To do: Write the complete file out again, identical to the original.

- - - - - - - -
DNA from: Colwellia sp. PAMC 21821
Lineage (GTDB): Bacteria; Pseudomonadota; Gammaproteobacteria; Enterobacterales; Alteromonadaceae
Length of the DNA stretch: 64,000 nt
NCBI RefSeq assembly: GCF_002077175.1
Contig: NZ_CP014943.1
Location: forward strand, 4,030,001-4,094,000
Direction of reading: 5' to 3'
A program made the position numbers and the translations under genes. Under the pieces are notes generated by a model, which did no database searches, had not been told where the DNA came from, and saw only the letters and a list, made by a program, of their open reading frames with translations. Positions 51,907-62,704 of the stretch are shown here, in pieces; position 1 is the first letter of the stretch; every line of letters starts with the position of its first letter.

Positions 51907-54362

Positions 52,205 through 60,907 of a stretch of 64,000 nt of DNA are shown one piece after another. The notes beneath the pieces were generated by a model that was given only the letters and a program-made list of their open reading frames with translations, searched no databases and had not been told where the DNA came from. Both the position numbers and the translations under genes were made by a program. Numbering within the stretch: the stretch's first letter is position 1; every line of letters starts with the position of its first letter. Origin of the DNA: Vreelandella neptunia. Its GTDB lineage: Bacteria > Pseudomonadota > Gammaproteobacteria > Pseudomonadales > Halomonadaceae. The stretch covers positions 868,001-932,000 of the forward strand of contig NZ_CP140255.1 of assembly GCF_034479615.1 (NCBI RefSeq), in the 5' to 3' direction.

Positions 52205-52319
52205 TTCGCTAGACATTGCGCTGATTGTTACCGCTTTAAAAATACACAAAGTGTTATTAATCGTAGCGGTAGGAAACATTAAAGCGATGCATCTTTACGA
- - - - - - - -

DNA from: Colwellia sp. PAMC 21821
Lineage (GTDB): Bacteria; Pseudomonadota; Gammaproteobacteria; Enterobacterales; Alteromonadaceae
Length of the DNA stretch: 64,000 nt
NCBI RefSeq assembly: GCF_002077175.1
Contig: NZ_CP014943.1
Location: forward strand, 4,030,001-4,094,000
Direction of reading: 5' to 3'
A program made the position numbers and the translations under genes. Under the pieces are notes generated by a model, which did no database searches, had not been told where the DNA came from, and saw only the letters and a list, made by a program, of their open reading frames with translations. Positions 51,907-62,704 of the stretch are shown here, in pieces; position 1 is the first letter of the stretch; every line of letters starts with the position of its first letter.

Positions 51907-54362

Positions 52,205 through 60,907 of a stretch of 64,000 nt of DNA are shown one piece after another. The notes beneath the pieces were generated by a model that was given only the letters and a program-made list of their open reading frames with translations, searched no databases and had not been told where the DNA came from. Both the position numbers and the translations under genes were made by a program. Numbering within the stretch: the stretch's first letter is position 1; every line of letters starts with the position of its first letter. Origin of the DNA: Vreelandella neptunia. Its GTDB lineage: Bacteria > Pseudomonadota > Gammaproteobacteria > Pseudomonadales > Halomonadaceae. The stretch covers positions 868,001-932,000 of the forward strand of contig NZ_CP140255.1 of assembly GCF_034479615.1 (NCBI RefSeq), in the 5' to 3' direction.

Positions 52205-52319
52205 TTCGCTAGACATTGCGCTGATTGTTACCGCTTTAAAAATACACAAAGTGTTATTAATCGTAGCGGTAGGAAACATTAAAGCGATGCATCTTTACGA